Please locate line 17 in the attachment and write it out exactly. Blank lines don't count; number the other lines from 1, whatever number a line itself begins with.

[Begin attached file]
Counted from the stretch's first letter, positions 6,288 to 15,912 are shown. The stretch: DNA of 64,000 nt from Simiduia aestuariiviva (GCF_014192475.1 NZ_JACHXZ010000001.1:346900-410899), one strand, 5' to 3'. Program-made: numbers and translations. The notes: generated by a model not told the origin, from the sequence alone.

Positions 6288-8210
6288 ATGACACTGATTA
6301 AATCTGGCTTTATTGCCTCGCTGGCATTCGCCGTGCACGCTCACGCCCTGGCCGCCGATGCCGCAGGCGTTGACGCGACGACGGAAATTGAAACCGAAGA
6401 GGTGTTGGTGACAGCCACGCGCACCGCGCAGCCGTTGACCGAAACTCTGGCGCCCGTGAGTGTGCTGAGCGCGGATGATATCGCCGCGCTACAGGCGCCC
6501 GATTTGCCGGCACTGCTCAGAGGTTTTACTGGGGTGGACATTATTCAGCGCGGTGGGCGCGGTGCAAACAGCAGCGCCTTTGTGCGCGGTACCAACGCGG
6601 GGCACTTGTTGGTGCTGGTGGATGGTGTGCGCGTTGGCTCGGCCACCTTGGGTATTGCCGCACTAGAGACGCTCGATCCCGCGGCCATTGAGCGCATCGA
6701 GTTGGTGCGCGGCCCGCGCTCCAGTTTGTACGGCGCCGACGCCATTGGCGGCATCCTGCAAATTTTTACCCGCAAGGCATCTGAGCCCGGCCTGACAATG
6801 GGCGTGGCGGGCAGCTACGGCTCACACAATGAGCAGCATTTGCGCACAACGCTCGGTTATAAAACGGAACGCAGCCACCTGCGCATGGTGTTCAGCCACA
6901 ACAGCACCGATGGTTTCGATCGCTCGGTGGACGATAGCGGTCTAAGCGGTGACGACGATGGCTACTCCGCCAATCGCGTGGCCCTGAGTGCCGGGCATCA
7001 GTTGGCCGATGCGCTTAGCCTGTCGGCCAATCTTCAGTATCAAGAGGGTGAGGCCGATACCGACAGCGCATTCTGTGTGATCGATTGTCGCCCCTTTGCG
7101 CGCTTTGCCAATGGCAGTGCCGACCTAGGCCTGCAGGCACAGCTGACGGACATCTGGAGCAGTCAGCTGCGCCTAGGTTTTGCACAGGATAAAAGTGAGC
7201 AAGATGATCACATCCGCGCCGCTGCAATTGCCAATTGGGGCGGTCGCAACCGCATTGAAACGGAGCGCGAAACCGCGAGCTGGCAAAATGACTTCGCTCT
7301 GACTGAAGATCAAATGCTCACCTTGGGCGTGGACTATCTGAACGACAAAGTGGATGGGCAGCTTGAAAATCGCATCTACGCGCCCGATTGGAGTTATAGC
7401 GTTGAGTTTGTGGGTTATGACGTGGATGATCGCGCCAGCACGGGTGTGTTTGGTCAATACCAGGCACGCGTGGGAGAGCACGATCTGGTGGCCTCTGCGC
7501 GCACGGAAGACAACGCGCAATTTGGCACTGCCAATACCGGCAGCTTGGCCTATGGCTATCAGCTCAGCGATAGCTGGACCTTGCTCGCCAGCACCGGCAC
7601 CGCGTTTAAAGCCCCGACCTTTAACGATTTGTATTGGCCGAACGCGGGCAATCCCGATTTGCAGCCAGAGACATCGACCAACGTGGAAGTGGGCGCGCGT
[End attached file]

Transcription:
7601 CGCGTTTAAAGCCCCGACCTTTAACGATTTGTATTGGCCGAACGCGGGCAATCCCGATTTGCAGCCAGAGACATCGACCAACGTGGAAGTGGGCGCGCGT